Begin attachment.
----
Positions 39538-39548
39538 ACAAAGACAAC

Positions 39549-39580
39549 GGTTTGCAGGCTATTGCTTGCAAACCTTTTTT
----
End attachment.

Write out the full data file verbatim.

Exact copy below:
Positions 39538-39548
39538 ACAAAGACAAC

Positions 39549-39580
39549 GGTTTGCAGGCTATTGCTTGCAAACCTTTTTT